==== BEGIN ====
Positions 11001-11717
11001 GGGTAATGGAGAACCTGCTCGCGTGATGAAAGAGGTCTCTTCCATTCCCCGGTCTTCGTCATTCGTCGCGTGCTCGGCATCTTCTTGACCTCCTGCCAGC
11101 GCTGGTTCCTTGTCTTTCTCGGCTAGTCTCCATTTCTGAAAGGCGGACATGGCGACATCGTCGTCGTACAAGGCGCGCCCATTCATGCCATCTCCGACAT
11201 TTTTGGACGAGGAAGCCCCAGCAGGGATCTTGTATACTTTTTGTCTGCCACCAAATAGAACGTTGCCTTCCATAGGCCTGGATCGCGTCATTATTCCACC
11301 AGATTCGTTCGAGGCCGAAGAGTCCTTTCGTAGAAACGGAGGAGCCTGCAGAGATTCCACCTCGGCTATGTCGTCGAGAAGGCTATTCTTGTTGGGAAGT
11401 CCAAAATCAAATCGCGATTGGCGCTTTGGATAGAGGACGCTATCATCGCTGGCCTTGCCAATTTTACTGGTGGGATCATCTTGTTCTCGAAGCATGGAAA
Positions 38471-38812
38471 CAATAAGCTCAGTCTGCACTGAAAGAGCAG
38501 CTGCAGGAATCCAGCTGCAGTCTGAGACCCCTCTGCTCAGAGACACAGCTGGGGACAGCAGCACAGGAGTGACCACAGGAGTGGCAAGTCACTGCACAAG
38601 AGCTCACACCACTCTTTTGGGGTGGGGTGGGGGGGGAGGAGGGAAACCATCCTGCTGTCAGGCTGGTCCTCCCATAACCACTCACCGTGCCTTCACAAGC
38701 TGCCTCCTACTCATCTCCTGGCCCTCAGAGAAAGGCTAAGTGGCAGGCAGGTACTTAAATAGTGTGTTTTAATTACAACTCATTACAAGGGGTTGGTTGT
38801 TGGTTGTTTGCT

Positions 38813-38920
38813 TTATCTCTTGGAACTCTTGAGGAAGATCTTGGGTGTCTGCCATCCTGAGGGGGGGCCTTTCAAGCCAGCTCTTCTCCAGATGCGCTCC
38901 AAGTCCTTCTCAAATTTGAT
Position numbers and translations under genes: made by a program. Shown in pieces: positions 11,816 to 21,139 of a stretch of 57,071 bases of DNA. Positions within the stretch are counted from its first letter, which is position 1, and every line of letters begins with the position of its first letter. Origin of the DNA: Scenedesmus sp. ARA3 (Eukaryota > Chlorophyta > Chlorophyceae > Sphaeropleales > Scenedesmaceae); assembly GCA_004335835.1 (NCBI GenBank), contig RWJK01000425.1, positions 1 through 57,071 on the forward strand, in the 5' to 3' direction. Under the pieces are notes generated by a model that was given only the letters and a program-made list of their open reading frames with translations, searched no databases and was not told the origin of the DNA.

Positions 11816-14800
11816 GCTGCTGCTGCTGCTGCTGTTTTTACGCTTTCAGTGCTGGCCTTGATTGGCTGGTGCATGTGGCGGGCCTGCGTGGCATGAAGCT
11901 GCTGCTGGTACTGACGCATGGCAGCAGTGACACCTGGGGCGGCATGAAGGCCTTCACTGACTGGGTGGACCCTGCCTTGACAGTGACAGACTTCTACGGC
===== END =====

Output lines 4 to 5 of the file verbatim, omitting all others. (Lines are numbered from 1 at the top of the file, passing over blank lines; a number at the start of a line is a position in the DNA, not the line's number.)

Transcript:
11201 TTTTGGACGAGGAAGCCCCAGCAGGGATCTTGTATACTTTTTGTCTGCCACCAAATAGAACGTTGCCTTCCATAGGCCTGGATCGCGTCATTATTCCACC
11301 AGATTCGTTCGAGGCCGAAGAGTCCTTTCGTAGAAACGGAGGAGCCTGCAGAGATTCCACCTCGGCTATGTCGTCGAGAAGGCTATTCTTGTTGGGAAGT